The utilization of public transit has multiple environmental benefits, including the reduction of greenhouse gas emissions and carbon dioxide (CO2). According to the Kansas City Area Transportation Authority (KCATA), “approximately 85 percent of greenhouse gas emissions from the transportation sector are related to the surface transportation system.” 

If a person switched to public transportation from their 20-mile-commuting car, they could reduce their CO2 emissions by 20 pounds per day, or more than 48,000 pounds per year. This decrease in CO2 emissions would also decrease air pollution which disproportionately affects nonwhite populations, especially Black communities. 

There are also economic benefits related to transit equity. According to inequality.org, “Public transit investments create huge economic ripple effects. The American Public Transportation Association estimates that every $1 invested generates $5 in economic returns. Better funding and (crucially) more ridership means more jobs and increased commercial activity.” 

Finally, transit equity fosters accessibility allowing all people to have their needs met. According to Around the Sound, the “right to movement” is a human right, which means that any person with disabilities should have the ability to access every location of their liking. 

Speaking upon the benefit of public transit, the University of Wisconsin-La Crosse Sustainability Program Manager, Andrew Ericson said: 

“Transit Equity Days is such an important event that’s held in La Crosse and around the nation. Transit is a backbone resource for our community, and is an essential service. Accessibility to public transportation, or simply having more than one feasible option to get from point A to point B, benefits us all. Building a robust transportation system that meets the needs of its many different users, will no doubt save us all money, build better and more resilient communities and prevent harmful impacts to our environment.”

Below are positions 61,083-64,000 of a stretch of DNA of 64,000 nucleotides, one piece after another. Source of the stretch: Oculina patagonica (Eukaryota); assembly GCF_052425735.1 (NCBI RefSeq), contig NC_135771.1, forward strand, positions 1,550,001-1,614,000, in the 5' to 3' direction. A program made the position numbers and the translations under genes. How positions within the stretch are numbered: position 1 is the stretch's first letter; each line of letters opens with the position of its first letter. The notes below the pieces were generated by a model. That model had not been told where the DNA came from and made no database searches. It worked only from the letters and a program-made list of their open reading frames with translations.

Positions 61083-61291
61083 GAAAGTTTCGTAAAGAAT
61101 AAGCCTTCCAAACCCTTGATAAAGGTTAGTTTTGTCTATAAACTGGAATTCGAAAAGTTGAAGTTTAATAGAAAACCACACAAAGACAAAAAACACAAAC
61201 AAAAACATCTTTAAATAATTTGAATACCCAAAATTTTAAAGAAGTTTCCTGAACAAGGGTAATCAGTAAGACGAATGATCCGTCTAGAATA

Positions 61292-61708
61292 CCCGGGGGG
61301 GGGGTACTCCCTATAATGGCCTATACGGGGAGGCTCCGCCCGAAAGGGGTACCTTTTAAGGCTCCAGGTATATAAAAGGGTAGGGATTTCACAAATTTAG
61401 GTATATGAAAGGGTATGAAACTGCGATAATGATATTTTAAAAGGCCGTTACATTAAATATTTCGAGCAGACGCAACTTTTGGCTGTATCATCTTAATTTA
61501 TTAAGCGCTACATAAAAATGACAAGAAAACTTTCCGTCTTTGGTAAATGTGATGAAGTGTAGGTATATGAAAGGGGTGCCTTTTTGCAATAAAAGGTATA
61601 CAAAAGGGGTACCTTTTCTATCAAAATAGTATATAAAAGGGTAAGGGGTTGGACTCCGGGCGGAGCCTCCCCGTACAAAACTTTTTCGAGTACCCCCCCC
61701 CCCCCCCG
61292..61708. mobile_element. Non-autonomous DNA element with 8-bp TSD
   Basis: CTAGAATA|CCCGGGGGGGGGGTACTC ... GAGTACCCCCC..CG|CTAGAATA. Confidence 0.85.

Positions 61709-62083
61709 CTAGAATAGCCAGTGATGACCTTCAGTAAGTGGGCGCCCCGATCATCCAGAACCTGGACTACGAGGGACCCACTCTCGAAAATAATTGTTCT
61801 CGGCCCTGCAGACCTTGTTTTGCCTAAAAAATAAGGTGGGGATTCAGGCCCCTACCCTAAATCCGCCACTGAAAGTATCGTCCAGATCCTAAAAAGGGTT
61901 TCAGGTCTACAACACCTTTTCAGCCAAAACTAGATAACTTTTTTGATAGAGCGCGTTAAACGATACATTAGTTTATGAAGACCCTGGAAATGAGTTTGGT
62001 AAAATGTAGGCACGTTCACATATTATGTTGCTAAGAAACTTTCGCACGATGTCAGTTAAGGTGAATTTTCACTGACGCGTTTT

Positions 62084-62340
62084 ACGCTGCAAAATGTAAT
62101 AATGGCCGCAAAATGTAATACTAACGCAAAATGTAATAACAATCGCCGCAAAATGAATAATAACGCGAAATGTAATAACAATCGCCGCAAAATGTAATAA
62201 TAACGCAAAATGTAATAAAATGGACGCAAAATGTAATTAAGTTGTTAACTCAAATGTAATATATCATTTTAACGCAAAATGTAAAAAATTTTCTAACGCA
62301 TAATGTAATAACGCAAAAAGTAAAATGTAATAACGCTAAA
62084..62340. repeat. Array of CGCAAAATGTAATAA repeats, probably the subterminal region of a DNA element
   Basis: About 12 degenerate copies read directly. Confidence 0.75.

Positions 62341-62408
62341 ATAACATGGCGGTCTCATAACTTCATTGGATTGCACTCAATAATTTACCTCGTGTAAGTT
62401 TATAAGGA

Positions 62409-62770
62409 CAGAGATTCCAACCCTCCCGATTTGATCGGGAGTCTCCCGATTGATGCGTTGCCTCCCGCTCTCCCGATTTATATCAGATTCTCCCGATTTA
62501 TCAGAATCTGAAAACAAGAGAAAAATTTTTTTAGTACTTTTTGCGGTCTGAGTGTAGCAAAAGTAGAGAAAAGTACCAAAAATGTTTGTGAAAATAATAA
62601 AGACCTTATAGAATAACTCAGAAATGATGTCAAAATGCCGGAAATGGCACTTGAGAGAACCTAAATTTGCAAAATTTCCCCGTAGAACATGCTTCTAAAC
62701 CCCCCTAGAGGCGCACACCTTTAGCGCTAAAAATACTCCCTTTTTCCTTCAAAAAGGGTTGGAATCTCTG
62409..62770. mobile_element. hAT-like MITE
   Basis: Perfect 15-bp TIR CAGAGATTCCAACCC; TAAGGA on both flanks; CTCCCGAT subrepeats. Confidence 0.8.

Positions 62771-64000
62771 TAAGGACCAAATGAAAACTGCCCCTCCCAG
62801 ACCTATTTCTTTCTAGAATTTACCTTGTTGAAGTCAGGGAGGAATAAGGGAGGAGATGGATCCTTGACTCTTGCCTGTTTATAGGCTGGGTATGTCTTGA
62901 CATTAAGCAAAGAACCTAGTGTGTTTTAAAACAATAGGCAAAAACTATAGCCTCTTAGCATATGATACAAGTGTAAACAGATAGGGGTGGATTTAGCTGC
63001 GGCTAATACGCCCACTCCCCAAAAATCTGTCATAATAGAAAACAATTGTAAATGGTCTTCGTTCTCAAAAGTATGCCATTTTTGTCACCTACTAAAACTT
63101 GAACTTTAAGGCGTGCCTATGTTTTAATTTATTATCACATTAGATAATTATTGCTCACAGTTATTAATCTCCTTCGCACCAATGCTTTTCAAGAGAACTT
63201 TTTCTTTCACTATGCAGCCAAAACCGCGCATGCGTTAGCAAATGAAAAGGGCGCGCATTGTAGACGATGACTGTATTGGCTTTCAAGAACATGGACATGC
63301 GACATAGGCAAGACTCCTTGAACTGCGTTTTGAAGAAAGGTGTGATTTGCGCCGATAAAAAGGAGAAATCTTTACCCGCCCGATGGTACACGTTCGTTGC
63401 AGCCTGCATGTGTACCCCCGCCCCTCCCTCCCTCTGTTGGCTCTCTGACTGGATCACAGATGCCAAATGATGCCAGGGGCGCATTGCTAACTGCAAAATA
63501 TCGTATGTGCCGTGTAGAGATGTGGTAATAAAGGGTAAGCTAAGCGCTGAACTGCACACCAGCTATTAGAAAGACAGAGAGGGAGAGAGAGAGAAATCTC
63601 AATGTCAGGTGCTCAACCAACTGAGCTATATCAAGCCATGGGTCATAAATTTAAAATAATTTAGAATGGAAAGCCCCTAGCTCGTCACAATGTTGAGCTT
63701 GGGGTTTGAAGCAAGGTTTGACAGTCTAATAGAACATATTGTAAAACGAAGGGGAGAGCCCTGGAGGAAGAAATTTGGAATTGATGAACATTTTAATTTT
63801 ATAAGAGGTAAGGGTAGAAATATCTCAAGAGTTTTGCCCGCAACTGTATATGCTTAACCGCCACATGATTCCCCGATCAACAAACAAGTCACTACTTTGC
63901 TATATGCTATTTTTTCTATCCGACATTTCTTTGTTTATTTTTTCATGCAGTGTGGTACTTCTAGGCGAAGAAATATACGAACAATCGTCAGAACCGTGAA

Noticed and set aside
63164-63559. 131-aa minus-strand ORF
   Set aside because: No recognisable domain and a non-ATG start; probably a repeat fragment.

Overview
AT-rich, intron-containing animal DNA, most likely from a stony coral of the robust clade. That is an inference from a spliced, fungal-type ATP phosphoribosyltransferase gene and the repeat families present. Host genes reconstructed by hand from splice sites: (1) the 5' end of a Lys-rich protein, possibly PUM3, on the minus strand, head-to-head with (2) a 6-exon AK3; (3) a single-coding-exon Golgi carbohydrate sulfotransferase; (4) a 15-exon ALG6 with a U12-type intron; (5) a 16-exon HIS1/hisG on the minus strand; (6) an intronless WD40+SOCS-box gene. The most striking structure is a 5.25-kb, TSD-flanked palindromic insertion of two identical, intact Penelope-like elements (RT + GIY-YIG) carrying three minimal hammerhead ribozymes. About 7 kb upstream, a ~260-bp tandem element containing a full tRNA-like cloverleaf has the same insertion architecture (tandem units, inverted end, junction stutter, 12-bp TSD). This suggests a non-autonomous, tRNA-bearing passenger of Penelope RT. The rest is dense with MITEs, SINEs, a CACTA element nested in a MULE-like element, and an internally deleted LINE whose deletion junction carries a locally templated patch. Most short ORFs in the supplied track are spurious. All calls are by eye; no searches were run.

UWL Student Association (SA) Sustainability Director, Grace Lopez-Johnson also commented on the benefits of public transit. She said: 

“Transit equity is vital in creating a more sustainable future that is accessible to all people. Having safe and reliable public transportation systems can help to remove barriers that prevent people from easily commuting to their workplace, school or appointments; especially for people like students who may not have access to a personal vehicle. Utilizing public transportation instead of relying on cars is beneficial for the health of the environment and is key in creating a socialized and thriving community.”

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About the Contributor
Jenasea Hameister, Managing Editor
Year at UWL: Senior PGPs: She/Her/Hers Hometown: Deforest, WI Major: Public Administration Minor: Legal Studies Other Campus Involvement: SUFAC Chair, La Crosse District Five Alderwoman, Honors Research Candidate, Political Science & Public Administration Association member Future Plans after Graduation: Pursuing advocacy journalism after graduation Favorite Activity in La Crosse: Yoga at Root Down and coffee afterward